27. fco says:

    i didn’t really care enough about the story as a whole to care that much about the ending.

    i don’t remember enjoying the combat that much either.

    now that i think of it.. how did i finish it??

    • Donkeyfumbler says:

      I cared a little bit about the story in the first two (although being quite a big SF and Fantasy reader, it paled in comparison to ‘proper’ stories) but having just started the third one – I’m about ten hours in – like you I’m struggling to see it through. The RPG parts are all rather dull and the combat is just headshot after headshot (I’m an infiltrator) on slightly different planets. At the moment I’m carrying on more because of the time I’ve already invested in the trilogy than because I’m having any actual fun.

      • fco says:

        totally agreed. it was a bland rpg in a bland scifi setting.

        -every planet looked boringly similar to earth. you’re writing science fiction, why don’t you go bananas with the world design?
        -the spaceship could have perfectly been a teleporter. i never felt like travelling through space, just hop into ship, wait for loading screen, step out to different planet.
        -the aliens felt all like humans with different disguises.
        -the only thing that really added to the immersion, they scraped it after the first game. yes, the rover exploration. (in the second game, remember the mission where you have to choose where to install a monument on the first ship’s wreckage?, i did it next to the mako)

  28. ChewbaccaOnIce says:

    I absolutely loved this game. To me it ended perfectly, not perfect, but it was exactly what I had wanted and could have hoped for. I consider the entire trilogy one of my top 3 all time games of all time (cannot have one without the other).

  29. Doghaus says:

    I remember this came out after I’d given up smoking. I booked a long weekend off work when I came off the patches and locked myself in my room with Mass Effect 3.

    I loved 1 and 2 but this one never did it for me. The first two felt like the focus was on exploration and adventure, whereas the emphasis on “war” on this one was too much. Too loud and belligerent, too linear, too much Shepard shouting. They smoothed off a lot of edges (like the interactions with incidental NPCs) so it felt like it lacked the depth of the first 2.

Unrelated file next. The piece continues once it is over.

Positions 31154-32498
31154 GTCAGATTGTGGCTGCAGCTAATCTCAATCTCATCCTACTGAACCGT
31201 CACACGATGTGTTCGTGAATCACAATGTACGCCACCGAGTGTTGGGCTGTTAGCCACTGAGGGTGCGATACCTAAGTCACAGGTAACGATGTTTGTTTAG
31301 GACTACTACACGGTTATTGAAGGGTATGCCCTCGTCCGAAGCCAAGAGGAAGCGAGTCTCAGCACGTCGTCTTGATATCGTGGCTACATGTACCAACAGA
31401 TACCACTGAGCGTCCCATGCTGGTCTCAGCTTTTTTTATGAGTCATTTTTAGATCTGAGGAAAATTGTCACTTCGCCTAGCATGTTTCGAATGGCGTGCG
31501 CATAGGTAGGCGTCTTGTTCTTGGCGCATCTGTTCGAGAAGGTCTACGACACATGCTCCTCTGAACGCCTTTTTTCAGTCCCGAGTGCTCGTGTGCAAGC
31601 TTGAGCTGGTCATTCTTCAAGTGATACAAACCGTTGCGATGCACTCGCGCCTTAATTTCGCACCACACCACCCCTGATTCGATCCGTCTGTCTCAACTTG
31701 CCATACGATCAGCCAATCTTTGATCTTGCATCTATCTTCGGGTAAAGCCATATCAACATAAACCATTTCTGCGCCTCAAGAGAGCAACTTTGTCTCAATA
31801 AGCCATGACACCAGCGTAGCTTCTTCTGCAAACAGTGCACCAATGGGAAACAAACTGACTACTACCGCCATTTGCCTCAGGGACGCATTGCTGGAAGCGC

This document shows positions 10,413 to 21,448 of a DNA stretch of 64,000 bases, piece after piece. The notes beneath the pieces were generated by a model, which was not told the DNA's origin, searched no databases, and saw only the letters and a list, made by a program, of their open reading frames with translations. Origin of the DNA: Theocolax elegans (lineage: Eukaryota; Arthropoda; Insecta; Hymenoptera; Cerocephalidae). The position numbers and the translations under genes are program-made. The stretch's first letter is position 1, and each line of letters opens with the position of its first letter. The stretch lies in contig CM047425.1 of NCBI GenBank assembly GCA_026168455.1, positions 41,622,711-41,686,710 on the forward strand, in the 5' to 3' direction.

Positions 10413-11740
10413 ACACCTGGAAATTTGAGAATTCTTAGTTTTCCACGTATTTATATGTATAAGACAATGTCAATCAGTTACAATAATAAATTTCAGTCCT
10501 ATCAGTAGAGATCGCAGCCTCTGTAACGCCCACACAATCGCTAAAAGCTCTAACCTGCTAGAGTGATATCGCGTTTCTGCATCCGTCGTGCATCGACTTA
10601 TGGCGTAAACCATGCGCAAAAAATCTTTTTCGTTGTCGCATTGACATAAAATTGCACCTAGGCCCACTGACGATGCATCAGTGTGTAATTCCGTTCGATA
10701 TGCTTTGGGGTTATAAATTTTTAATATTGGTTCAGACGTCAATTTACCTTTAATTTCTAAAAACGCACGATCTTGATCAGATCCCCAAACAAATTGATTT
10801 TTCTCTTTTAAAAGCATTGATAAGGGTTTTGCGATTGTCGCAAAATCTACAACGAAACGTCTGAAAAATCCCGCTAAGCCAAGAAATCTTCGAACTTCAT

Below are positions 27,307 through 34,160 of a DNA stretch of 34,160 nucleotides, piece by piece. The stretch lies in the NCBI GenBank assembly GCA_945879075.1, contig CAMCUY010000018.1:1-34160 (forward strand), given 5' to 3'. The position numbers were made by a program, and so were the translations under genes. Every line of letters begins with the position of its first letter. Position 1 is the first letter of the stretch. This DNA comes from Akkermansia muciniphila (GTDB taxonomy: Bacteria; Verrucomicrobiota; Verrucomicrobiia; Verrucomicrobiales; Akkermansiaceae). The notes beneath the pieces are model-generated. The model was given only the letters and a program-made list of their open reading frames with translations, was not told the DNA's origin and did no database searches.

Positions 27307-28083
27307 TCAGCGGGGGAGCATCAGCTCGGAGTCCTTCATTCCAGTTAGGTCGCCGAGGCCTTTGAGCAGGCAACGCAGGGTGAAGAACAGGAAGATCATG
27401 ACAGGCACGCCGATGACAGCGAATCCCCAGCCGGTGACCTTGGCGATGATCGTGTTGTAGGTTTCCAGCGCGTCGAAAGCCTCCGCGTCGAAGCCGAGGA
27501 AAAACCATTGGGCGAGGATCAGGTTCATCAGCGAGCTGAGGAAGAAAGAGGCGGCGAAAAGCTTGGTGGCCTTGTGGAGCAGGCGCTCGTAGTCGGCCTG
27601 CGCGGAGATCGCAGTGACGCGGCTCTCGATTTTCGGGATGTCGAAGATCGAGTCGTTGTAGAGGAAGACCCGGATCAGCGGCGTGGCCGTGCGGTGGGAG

I thought the ending was very weak, regardless of the limited impact of your choices throughout the rest of the games. I love the first two, and I’ll definitely play the next “Mass Effect” game but I wouldn’t touch 3 again, it would just remind me of nicotine withdrawal and disappointment.

  30. Cyrus says:

    Regardless on what you think of the ending, I must say I was genuinely bored of the game overall. The two previous games was so much better, though I only played ME3 once and other ones more than a few times.

  31. Cyrus says:

    I had to force myself to complete it I forgot say.

  32. Uninteresting Curse File Implement says:

    Yes, but much as I loved my fem Shepard, I’d just gotten a bit tired of the whole shebang by the third installment. ME1 was really exciting, but it’s hard to make 3x 50-hour games’ worth of top-notch material, without some filler and some wild missteps. So much useless lore, so many characters I didn’t give a rat’s ass about. I was ready for them to wipe the slate.

  33. Wednesday says:

    Good God John have you gone mad? ME3 is awful, a cheap rushjob that strips away almost all the agency you had in previous games. Sheppard wobbles on and on, whole conversations pass, and you get no input at all? WHY does no one ever mention this?

    It’s guns and conversation with most of the conversation stripped out.

    • kament says:

      That’s because in ME3 you have your usual agency plus – let’s call it retroactive one. Almost every conversation has at least one variation, for nearly any line without your apparent input there’s a couple that you influence earlier in the series.

      There’s a reason the game has twice the amount of dialogue lines than ME2 (which, in turn, is bigger than ME1).

  34. comic knight says:

    This is too funny. I agree everyone should play the mass effect series but using the worst part of me3 to say why you should play it is hilarious. Maybe trolling the readers into commenting like I am doing now…

  35. The Algerian says:

    I was already deeply disappointed in Mass Effect 2’s story, so if 3 is disappointing to people who loved 2, not sure it’s a good idea for me to even play it.

    Might be better for me to act like the story ends with the first one.

  36. mpk says:

    I agree with pretty much all of the criticisms presented here, but I still think ME3 – and the series as a whole – is greater than the sum of its parts.

    If you boil it all down to its components then the flaws are many and varied enough that it’s a goddam miracle we got three coherent games at all, but I guess I found enough in both Jock and Jessica Shepherd’s individual stories to identify and engage with them: he was the ruthless space arsehole who shot first and asked questions later; she the Earthborn career solider with a diplomat’s touch. Garrus Vakarian was their best friend and wingman; Tali the little sister neither had ever had.

    I made different choices with both of them across all my playthroughs, and found that Jock softened his attitude as time and tragedy went on, while Jessica became more likely to reach for her gun. I could never bring myself to betray Wrex’s faith in me and Mordin – goddamn it, Mordin! – is the hero that both Shepherds wish they could have been.

    My first playthrough of ME3 left me disappointed and deflated and more than a little confused by the ending. If Bioware had came out in the days that followed and stood by their ending – stood by it artistically, in the way many directors or authors would – then I could have lived with it. They didn’t, and whether they gave into consumer or publisher pressure, or whether someone had a massive facepalm moment and realised “OMFG THIS ENDING IS SHIT!”, the rush job DLC did make an improvement. I wish it hadn’t been needed. I wish they’d spend the time to make the story truly work, and make all our choices truly meaningful across the the three games, instead of shoehorning pallete-swapped avatars into the canon.